Meet Ana Hernandez: A hotshot Law student who was once an undocumented immigrant

‘Being undocumented has made me focused and hard-working’

When Ana Hernandez was 19, a judge gave her 60 days to leave the US. Thinking she was going to be deported, Ana started losing sleep about being forced to return to Mexico, a country she left aged three – where she had no immediate family or friends.

Fortunately, a change in removal proceedings allowed her to stay. Ana then became an early recipient of DACA, graduated from the University of Houston with a Business degree, and worked with Catholic Charities to help young immigrants find their place in the States.

Today Ana, 24, has a green card and sits on the Dean’s List at the University of Houston Law school, planning for a future as a lawyer. Here’s her story.

Ana Hernandez

What was it like to go through removal proceedings?

In 2012, I was in front of an immigration judge. When you go through immigration proceedings, you have a risk that if your application does not get approved, you get sent towards deportation.
So I was 19 with my mother applying for US residency. And because of a technical glitch – attorneys can make a mistake that will land you in an immigration court – in 2012, I was in front of a judge with my hand up in the air, having to promise to be out of the country in 60 days.

I was up there all by myself, thinking: “I’m going to get deported right now.” Luckily this was after the 2011 clarification in removal proceedings. So the prosecutor got up and said: “Judge, we’ve given her prosecutorial discretion.” All that was terrifying.

What went through your head when you thought you were going to be deported?

It was pretty traumatic. At that point, I was already researching colleges in Mexico. I would wake up in night, I lost a lot of weight. I was thinking I wasn’t going to be safe. Even if I needed to go to work or the grocery store – I was thinking about not taking those trips because the last thing I wanted was to get stopped on my way there by a police officer. I’ve had police officers call immigration on me before – luckily I was already in removal proceedings so they couldn’t do anything.

I had no immediate family in Mexico, I don’t remember what it was like to live there, not at all. I don’t even think I have pictures. I don’t even have vague memories of where I came from. I was going to be removed to a country I had no idea about, except that people said it was dangerous and that’s why we left. Thankfully removal proceedings were dismissed in the end.

Tell me a bit about your family.

My mom has been in the US for as long as I have, and she has cleaned homes for as long as I can remember. I remember cleaning homes with her. I did that for a very long time. She works for herself just like one out of two, one out of three Hispanic people who come to America – they realize there’s a need for housekeeping.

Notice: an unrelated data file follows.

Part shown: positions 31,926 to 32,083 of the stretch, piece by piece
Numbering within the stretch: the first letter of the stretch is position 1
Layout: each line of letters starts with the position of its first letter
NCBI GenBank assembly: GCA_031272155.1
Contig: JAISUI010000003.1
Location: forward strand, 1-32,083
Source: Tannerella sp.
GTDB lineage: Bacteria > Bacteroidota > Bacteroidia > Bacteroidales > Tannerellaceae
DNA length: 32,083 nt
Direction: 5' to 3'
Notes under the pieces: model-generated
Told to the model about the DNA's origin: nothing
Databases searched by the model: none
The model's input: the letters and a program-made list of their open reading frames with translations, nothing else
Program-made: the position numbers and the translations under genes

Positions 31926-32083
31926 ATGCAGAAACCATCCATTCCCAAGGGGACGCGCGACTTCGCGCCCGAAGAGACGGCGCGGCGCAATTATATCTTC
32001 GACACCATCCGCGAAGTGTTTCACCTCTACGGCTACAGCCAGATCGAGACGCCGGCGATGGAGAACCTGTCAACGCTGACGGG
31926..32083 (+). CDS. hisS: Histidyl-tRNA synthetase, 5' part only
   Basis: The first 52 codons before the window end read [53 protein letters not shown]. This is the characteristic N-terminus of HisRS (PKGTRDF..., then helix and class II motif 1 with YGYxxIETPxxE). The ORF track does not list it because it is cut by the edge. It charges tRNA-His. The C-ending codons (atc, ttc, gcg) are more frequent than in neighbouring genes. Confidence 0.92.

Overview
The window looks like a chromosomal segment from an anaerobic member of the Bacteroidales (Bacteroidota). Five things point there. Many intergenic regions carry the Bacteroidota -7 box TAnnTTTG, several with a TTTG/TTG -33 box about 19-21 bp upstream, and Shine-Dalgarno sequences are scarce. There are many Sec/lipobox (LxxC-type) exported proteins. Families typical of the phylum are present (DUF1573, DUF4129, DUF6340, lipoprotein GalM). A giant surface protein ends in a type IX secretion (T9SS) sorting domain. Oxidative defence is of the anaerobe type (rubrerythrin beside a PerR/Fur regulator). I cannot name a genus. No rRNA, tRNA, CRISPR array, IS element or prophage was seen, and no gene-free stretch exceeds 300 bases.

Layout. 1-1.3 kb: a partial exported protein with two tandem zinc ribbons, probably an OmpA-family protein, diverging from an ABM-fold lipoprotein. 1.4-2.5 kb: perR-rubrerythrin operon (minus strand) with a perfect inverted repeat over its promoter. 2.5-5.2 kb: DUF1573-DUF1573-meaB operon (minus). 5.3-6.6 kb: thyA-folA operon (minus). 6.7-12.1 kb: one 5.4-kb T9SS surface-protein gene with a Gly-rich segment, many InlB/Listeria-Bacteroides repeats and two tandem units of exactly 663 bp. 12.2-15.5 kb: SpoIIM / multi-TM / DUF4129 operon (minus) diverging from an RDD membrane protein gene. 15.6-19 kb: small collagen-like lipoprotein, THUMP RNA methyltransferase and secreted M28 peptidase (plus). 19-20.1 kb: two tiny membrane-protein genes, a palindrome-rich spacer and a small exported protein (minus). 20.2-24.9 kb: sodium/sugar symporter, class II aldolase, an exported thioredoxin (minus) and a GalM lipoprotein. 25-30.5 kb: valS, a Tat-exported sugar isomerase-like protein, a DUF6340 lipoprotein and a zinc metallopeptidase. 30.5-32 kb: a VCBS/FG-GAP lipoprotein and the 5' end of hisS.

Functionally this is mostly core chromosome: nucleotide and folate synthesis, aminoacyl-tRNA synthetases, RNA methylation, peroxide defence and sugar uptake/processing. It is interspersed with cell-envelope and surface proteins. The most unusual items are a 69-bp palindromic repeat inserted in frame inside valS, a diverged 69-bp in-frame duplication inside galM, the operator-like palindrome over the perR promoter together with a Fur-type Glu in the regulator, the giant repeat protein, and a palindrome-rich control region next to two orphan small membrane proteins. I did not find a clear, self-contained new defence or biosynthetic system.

For someone like my mom getting residency status, you’ve worried so long and so hard, you give up on it. She told me the other day on the phone: “Don’t worry about it, there’s nothing we can change anyway.” We keep our hopes up that something is going to change but eventually you say, I believe it when I see it. Until then I’m going to try my best to keep going with my life.

But that’s definitely not the feeling with everybody. There’s people that are so scared that they’ve even thought about making plans to leave the country because getting deported could happen to them. You hear about parents that don’t go out grocery shopping because they’re scared of getting caught. There’s people like that out there.

How concerned are you for the future of DACA under Donald Trump?

I’ve done a lot of thinking about the future. I’d hate to be one of those people who get a green card and forget about the struggles I’ve been through. Once Trump won, we all cried. I tried to look at the bright side of things, like with my removal proceedings. The President is a figurehead and he can move policy. Although I don’t agree with all the things Trump does, if anything he has put a spotlight on immigration itself. And that’s good. It brings the attention of the media – it reminds everyone this is not the only time we’ve deported people. When I was getting deported, nobody put that on the news. But now other people are getting deported, that’s going on the news – which is good for shining a light on immigration.

But I’ve got friends who weren’t able to qualify for DACA, and I worry for them. I think about my mother, and I think about my uncles and aunts who are not US citizens just yet. I worry about them. If there is reform, it could exclude my family or friends. Where’s the line?

I’m grateful for being undocumented. It’s helped me to be very focused, precise, hard-working. I don’t just think about what I want to do, but what I should to do secure my future.

*Conversation edited for clarity and length.

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